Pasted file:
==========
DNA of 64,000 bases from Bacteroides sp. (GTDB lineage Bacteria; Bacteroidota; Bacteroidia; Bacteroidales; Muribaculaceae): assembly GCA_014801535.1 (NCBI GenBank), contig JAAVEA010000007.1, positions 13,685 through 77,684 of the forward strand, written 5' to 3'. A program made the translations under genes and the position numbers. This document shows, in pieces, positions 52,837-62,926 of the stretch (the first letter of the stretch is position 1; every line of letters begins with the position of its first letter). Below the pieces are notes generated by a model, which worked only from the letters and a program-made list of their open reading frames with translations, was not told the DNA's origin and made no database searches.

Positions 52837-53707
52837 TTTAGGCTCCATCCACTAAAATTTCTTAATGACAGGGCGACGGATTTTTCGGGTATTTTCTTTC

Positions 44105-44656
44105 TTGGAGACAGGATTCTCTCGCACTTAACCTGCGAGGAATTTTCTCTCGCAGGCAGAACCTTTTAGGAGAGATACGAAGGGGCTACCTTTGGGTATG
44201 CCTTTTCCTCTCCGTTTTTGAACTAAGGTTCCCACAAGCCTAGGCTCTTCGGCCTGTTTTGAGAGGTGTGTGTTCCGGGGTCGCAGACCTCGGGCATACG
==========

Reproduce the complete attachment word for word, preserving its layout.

DNA of 64,000 bases from Bacteroides sp. (GTDB lineage Bacteria; Bacteroidota; Bacteroidia; Bacteroidales; Muribaculaceae): assembly GCA_014801535.1 (NCBI GenBank), contig JAAVEA010000007.1, positions 13,685 through 77,684 of the forward strand, written 5' to 3'. A program made the translations under genes and the position numbers. This document shows, in pieces, positions 52,837-62,926 of the stretch (the first letter of the stretch is position 1; every line of letters begins with the position of its first letter). Below the pieces are notes generated by a model, which worked only from the letters and a program-made list of their open reading frames with translations, was not told the DNA's origin and made no database searches.

Positions 52837-53707
52837 TTTAGGCTCCATCCACTAAAATTTCTTAATGACAGGGCGACGGATTTTTCGGGTATTTTCTTTC

Positions 44105-44656
44105 TTGGAGACAGGATTCTCTCGCACTTAACCTGCGAGGAATTTTCTCTCGCAGGCAGAACCTTTTAGGAGAGATACGAAGGGGCTACCTTTGGGTATG
44201 CCTTTTCCTCTCCGTTTTTGAACTAAGGTTCCCACAAGCCTAGGCTCTTCGGCCTGTTTTGAGAGGTGTGTGTTCCGGGGTCGCAGACCTCGGGCATACG